- “MailerLite has worked out OK. I did need my son to set up the automatic RSS feed from my website. I write my post on my WordPress site and then MailerLite picks it up and automatically sends it at a specific time every Saturday. There is no phone service at this time. There is 24/7 chat, and they are very responsive. They are somewhat helpful. I find the site a little confusing, but better than MailChimp. MailerLite is pretty strict about subscribers being legit, and will automatically remove subscribers if the e-mail bounces back a couple of times.” — Arlene Miller
- “Mailchimp made me feel so stupid even though I am usually fine with figuring out new tech stuff. Went to Mailerlite and it was SO much more intuitive and even fun.” — LS
- “I hated designing MailChimp newsletters so much that I never sent any — so zero delivery there, and zero growth! Whereas with MailerLite, writing / designing / automating newsletters was fun, so I WAS sending them, and my subscribers have been growing steadily.” — CV
- “I like that I can use my brand assets and colours, and there is a selection of fonts, layouts and designs that allow a little more personalisation than some other platforms.” — Jo McCarthy, Firain
- “I really like using Flodesk. It’s easy to understand. My newsletters are so pretty and it’s a fraction of what I paid with Mailchimp.” — KS
- “I use ConvertKit. I started with Mad Mimi (which is AWESOME to start with – cheap, simple, easy to use, all you need and nothing else). I later outgrew it so I switched to ConvertKit. Very happy with my decision – it interfaces with most of my tools, has wicked deep features, good stats and great customer service.” — Ariane Cap
- “I love the simplicity of ConvertKit’s user interface, and how they truly understand what creators want from their email tool. And I was impressed by their company values when I attended their conference. However, I do feel ConvertKit is pretty expensive for what you get, and at the price level I pay, I’m disappointed that the analytics are not more comprehensive.” — Pauline Wiles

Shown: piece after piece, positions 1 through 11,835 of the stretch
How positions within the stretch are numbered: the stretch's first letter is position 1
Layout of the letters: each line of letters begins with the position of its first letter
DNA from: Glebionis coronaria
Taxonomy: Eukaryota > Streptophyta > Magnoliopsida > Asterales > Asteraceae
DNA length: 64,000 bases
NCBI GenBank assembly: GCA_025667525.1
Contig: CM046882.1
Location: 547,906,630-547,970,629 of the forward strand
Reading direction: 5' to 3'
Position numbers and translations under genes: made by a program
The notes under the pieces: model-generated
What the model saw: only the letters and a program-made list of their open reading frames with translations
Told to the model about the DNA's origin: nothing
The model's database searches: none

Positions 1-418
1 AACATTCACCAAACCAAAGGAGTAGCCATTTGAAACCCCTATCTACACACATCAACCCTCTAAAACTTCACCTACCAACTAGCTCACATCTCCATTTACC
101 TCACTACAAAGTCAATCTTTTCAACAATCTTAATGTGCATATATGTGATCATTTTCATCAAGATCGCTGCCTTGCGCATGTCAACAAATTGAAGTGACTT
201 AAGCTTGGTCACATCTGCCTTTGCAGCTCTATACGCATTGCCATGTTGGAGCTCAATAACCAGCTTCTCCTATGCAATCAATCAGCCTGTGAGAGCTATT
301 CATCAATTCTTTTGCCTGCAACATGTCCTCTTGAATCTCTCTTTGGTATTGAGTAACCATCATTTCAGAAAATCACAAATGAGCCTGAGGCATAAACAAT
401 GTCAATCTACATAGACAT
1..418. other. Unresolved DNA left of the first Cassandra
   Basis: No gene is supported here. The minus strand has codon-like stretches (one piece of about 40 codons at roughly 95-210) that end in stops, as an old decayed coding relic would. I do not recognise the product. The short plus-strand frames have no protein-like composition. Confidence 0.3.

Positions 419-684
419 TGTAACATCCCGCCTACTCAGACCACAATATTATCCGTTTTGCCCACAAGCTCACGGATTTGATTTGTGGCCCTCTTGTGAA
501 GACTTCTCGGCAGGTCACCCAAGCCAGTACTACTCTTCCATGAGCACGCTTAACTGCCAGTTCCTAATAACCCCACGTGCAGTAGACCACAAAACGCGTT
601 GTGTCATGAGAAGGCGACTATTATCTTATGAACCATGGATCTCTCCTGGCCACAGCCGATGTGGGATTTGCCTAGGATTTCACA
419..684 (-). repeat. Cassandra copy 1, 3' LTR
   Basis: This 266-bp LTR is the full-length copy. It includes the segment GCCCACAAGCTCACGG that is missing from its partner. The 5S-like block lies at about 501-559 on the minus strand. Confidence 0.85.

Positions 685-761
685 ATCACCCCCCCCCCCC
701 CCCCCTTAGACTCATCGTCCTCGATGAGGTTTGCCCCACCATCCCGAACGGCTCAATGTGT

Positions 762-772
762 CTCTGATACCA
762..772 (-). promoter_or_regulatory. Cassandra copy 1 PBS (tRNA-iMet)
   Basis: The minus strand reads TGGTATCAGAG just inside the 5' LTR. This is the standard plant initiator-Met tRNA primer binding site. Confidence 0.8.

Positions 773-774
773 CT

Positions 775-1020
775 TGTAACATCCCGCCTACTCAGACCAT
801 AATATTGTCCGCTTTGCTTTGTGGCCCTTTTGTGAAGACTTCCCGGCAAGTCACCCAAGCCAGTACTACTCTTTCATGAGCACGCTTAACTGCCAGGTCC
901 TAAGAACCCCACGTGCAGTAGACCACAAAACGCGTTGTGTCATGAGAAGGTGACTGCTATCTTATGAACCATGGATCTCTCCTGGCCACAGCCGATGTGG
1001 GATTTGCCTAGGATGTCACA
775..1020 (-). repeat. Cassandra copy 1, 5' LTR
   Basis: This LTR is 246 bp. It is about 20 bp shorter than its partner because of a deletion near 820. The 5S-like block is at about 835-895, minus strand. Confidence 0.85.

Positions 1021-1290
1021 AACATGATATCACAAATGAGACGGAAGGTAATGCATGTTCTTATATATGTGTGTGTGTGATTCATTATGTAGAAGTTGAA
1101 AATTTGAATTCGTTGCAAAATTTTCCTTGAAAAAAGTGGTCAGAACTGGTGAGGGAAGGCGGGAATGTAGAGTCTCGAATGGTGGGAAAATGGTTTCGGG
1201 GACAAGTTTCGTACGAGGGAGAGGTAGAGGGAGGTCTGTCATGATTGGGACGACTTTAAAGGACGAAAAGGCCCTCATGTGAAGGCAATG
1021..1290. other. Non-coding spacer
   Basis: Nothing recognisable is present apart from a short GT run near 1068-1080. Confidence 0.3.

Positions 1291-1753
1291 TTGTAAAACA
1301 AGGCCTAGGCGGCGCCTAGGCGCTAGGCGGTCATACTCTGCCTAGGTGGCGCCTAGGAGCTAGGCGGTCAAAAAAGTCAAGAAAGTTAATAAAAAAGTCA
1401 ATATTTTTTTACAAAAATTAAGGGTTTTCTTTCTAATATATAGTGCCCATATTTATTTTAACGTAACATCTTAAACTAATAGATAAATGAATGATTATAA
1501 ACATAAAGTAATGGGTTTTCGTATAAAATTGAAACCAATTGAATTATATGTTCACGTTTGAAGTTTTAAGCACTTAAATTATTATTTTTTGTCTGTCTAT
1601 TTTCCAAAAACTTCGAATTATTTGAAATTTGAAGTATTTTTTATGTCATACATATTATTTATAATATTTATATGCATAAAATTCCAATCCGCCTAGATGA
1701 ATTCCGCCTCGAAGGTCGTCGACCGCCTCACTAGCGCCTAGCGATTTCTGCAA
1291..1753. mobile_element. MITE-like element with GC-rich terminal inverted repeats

- “My audience responds well to text-based simply designed emails that are the default in ConvertKit.” — JK
- I use Constant Contact, the paid version. You can start with the free version. The support is fantastic. In my presentations, I often have a lead magnet which feeds into my mailing list. CC help me set that up. I also have the option of setting that up as a text-to-join opt-in.” — Janice Litvin
- “I’ve used Drip for 7 years. Mostly I’ve liked it, but they are recently downplaying the role of tags, which makes me nervous, since CRM is a tag-based industry.” — Steven Kessler
- “I love using SquareSpace for my website and email newsletter… even so, I prefer to have a SS expert available for help when I hit a wall. I tend to need help most with sending newsletter e-blasts, largely because I don’t send them as often as I should.” — Beth Ann Mathews
- “Squarespace is OK to get started but has limitations, plus you have to pay for it. It’s easy to set up. Hate Mailchimp – painful to set up.” — LA
- “I experimented with Squarespace email when they first launched the service. At the time they didn’t offer A/B testing or auto re-send — two features I use on the regular, so I didn’t stick with them. If they offer those features now, I’d consider switching to streamline my routine.” — DG
Further resources to help you evaluate an email list provider:
- How to choose your author newsletter platform by Pauline Wiles
- Best email services for authors by Dave Chesson
- BAIPA is hosting a deep dive into Email Marketing Success on August 6, 2022. If you miss the live session, members can access the replay by logging in.
If you’re happy with your email list provider, or would like to share words of caution with others, we welcome your comment below.